The timing of the new iPhone SE — which goes on preorder today and arrives April 24 — could not have been better for Apple. As the coronavirus puts millions of people out of work around the world, a $400 iPhone (£419, AU$749) will appeal to people in search of a budget device that does it all. But Samsung has a $400 competitor already on sale (£329, converts to AU$645) — the Galaxy A51 — and on paper at least, Samsung’s chances look good.
The Galaxy A line is new to the US, though Samsung itself has a long legacy, and it isn’t clear how buyers will respond to the budget and midrange phones. Samsung announced six Galaxy A models coming to the US between now and summer, a step up or perhaps replacement for the Galaxy J series. The real test for Samsung’s reputation is if buyers will actually notice the A51 or if the iPhone SE will scoop the wind from Samsung’s sails.
That $400 price tag is crucial for both the Galaxy A51 and iPhone SE. Smartphone shipments were already down 38% in February as a result of the pandemic and are expected to plunge to a 10-year low by the end of the year. Low-cost phones are likely to sell far better than pricey handsets like Apple’s $1,100 iPhone 11 Pro Max and Samsung’s $1,400 Galaxy S20 Ultra.
Read on for Samsung’s secret weapon, Apple’s not-so-secret weapon and how the rival phones’ specs compare.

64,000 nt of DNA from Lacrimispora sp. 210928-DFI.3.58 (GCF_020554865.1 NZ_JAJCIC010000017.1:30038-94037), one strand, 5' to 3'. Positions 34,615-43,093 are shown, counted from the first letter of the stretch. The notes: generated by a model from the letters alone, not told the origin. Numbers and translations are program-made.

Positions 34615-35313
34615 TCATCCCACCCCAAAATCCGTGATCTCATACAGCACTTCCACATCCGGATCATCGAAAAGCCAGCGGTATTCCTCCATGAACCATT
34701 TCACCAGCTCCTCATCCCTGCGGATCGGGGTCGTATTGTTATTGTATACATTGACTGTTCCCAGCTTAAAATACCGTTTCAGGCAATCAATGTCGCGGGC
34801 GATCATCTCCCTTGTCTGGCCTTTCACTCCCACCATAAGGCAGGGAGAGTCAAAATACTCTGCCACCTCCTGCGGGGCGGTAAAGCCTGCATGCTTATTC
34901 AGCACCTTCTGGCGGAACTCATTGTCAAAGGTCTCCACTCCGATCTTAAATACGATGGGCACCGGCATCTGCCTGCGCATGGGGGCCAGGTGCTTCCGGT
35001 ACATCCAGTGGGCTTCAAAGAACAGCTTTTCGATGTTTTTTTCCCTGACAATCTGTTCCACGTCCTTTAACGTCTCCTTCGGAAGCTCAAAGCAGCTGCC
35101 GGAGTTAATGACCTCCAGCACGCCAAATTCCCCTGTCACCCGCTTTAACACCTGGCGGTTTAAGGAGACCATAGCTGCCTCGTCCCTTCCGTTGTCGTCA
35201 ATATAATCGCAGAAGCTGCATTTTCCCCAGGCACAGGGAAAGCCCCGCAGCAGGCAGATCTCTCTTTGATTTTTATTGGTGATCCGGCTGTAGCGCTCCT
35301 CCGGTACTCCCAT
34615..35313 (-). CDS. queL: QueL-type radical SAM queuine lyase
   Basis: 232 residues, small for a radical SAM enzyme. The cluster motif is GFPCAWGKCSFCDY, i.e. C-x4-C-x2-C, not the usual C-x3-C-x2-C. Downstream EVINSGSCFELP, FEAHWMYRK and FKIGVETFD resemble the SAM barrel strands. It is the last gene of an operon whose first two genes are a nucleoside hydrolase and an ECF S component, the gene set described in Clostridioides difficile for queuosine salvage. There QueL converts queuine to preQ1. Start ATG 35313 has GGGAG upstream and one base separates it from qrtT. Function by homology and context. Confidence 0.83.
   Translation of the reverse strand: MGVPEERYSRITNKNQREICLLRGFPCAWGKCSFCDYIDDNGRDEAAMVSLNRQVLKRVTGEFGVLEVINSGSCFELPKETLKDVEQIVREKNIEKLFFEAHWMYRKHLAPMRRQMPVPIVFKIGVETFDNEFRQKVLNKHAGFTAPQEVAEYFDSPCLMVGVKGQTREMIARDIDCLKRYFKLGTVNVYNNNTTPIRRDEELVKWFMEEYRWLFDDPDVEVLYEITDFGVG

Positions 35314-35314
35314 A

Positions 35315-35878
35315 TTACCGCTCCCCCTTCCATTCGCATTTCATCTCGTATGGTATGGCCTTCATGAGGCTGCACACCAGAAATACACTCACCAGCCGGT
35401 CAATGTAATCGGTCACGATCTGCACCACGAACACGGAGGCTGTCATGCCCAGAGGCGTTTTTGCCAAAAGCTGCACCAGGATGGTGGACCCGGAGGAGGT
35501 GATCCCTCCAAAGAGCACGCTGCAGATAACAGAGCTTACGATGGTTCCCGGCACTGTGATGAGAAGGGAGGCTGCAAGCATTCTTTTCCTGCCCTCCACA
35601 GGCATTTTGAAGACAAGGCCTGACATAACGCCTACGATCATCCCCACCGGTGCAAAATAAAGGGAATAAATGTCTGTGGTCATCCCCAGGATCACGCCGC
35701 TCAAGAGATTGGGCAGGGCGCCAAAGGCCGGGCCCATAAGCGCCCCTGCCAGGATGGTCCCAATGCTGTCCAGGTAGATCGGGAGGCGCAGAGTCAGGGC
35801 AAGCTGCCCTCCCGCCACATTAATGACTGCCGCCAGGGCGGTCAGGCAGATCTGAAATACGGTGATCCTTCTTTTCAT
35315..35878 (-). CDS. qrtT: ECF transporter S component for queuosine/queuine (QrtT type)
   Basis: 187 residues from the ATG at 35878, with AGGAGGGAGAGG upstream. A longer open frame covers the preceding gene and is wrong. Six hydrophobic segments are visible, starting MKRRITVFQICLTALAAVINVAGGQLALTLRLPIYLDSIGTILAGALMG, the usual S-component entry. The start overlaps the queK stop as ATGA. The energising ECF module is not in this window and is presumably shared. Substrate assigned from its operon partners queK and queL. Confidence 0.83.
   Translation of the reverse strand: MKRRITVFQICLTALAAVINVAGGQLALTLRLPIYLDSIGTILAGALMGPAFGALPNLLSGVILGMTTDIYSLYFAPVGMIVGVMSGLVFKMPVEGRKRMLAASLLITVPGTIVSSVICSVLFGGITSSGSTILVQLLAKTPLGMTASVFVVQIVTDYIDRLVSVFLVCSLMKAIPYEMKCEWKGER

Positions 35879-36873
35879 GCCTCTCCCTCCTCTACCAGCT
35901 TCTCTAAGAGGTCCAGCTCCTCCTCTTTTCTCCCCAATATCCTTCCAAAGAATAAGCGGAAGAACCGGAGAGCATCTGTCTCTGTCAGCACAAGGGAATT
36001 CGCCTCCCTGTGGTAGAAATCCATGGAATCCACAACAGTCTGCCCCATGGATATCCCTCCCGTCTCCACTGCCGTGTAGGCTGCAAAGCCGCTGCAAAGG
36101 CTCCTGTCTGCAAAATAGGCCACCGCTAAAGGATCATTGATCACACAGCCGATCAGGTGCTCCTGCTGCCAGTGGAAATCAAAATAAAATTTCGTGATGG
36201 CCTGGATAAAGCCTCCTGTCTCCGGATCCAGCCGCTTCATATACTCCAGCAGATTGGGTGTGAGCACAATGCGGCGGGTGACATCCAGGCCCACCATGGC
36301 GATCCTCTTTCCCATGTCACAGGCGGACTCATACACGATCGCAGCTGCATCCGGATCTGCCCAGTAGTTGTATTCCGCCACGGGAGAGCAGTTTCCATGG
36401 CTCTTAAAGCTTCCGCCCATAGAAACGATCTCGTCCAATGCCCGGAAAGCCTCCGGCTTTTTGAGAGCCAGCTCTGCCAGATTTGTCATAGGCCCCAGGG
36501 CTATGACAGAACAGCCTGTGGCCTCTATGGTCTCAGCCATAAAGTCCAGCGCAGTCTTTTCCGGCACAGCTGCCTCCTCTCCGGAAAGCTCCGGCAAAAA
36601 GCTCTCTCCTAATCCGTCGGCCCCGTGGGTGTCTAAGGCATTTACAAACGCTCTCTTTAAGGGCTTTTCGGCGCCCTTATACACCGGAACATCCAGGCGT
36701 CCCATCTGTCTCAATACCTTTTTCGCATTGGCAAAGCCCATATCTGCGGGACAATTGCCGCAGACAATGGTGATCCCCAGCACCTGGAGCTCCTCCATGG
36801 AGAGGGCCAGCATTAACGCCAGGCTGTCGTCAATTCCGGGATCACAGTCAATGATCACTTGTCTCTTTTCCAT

Read also: Why the iPhone SE is the perfect iPhone for the times.
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Size matters: Small versus huge
The two phones cost the same, but only the iPhone SE appeals to people looking for a pocket-size device. It’s small by current standards, with just a 4.7 inch display, which is almost unheard of these days. Meanwhile, the Galaxy A51 goes supersize, with a 6.5 inch screen that targets media consumption like videos, photography and online reading.
In many cases, screen size is a good stand-in for dimensions, but in this case, the iPhone SE appears to have thicker bezels. Most phones today have screens that take up most of the phone face, so the 5.8-inch Galaxy S10e, a “small” Samsung phone, is only a smidge larger than Apple’s new phone — yet with a much larger screen (note that we haven’t seen the iPhone SE in person yet.)
Here are the dimensions:
- iPhone SE: 5.45 by 2.65 by 0.29 inches
- Galaxy S10e: 5.6 by 2.8 by 0.27 inches
Even at a discount ($600 at Verizon versus a $750 original retail price), the S10e costs significantly more than the iPhone SE, which makes Apple’s phone the better budget “small phone” choice.
Apple has the upper hand with carrier support
Back to the $400 phones. Between the Galaxy A51 and the iPhone SE, the iPhone is the more widely available device.
During quarantine, shelter-in-place and stay-at-home orders, you can’t go to a carrier or other retail store to check them out in person, but when the iPhone SE goes on preorder April 17 and on sale April 24, it’ll be sold through all major US networks. But the Galaxy A51 currently sells only with Verizon and Sprint. Though it eventually will come to other carriers and retailers, a more limited availability puts it behind the SE for now.